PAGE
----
(HealthDay News) — Among men receiving radiotherapy for prostate cancer, daily use of tadalafil is not more effective than placebo in preventing erectile dysfunction, according to research published in the April 2 issue of the Journal of the American Medical Association.
Thomas M. Pisansky, MD, of the Mayo Clinic in Rochester, Minn., and colleagues randomly assigned men undergoing external radiotherapy (63%) or brachytherapy (37%) for prostate cancer to either tadalafil (n = 121) or placebo (n = 121) for 24 weeks.
The researchers found that, between weeks 28 and 30, 79% (95% confidence interval [CI], 70%-88%) of the tadalafil group and 74% (95% CI, 63%-85%) of the placebo group retained erectile function (P = 0.49). At 1 year, no significant difference was observed between the groups. No significant difference was observed between the groups in overall sexual function or satisfaction.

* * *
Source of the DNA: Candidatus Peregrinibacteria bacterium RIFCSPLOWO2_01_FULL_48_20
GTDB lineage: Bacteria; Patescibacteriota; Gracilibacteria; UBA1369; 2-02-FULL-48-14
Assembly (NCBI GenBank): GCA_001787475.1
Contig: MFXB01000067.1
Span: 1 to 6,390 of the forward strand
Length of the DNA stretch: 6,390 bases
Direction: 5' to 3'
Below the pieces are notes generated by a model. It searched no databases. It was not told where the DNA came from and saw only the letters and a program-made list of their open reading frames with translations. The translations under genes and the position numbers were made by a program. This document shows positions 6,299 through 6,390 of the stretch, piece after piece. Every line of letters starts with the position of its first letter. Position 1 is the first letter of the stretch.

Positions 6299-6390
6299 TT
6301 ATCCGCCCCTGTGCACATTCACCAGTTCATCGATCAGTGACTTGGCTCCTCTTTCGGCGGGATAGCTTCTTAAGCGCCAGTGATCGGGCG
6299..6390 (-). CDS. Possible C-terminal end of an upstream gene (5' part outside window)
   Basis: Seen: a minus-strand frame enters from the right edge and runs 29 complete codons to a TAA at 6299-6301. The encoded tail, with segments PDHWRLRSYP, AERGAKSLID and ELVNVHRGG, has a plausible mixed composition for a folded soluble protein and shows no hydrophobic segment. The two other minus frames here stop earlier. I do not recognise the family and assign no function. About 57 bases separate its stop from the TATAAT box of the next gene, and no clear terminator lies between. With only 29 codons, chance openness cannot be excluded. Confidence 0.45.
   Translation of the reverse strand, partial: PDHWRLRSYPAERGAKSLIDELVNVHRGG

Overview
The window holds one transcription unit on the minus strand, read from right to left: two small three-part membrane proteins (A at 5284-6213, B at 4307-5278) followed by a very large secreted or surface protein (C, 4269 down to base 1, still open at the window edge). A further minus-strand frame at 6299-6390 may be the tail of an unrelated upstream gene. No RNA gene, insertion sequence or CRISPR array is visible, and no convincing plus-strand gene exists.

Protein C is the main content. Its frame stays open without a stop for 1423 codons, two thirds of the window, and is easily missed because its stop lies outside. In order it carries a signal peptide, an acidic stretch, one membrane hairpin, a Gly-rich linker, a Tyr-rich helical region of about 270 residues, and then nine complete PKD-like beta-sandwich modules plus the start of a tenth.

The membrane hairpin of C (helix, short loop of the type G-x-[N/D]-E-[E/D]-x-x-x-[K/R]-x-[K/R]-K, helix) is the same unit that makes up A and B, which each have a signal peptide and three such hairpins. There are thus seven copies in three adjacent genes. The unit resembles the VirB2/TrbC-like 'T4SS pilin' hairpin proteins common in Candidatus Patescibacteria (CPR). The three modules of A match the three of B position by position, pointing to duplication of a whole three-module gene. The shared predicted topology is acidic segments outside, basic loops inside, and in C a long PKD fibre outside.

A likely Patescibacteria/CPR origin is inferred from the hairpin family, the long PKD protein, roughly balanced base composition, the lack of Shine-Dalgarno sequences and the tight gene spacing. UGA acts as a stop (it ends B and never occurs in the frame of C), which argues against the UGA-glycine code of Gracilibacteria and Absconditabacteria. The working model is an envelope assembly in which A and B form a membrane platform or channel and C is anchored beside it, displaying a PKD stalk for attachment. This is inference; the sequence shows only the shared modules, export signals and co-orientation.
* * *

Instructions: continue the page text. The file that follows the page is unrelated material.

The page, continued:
Partners of men receiving tadalafil did not report a significant effect on sexual satisfaction. Neither participants nor partners reported significant improvement in marital adjustment with the use of tadalafil.
“Among men undergoing radiotherapy for prostate cancer, daily use of tadalafil compared with placebo did not result in improved erectile function,” the researchers wrote.
Eli Lilly partially funded the study and supplied the study drug and placebo.